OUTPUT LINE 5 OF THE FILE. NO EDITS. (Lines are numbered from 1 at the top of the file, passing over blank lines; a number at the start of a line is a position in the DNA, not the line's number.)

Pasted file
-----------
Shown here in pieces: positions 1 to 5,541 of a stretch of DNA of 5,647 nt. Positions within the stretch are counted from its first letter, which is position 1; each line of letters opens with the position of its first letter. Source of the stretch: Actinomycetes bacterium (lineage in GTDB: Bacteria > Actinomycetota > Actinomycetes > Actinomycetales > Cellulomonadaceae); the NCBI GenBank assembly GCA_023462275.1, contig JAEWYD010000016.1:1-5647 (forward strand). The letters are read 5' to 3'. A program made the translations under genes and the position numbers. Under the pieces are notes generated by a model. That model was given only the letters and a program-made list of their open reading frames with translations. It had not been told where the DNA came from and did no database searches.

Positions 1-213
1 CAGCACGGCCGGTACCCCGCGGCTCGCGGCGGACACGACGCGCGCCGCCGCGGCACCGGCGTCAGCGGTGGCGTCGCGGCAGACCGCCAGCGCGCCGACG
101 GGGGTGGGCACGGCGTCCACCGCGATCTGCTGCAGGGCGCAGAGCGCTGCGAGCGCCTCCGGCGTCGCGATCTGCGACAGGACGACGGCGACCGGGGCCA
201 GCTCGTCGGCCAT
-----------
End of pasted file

201 GCTCGTCGGCCAT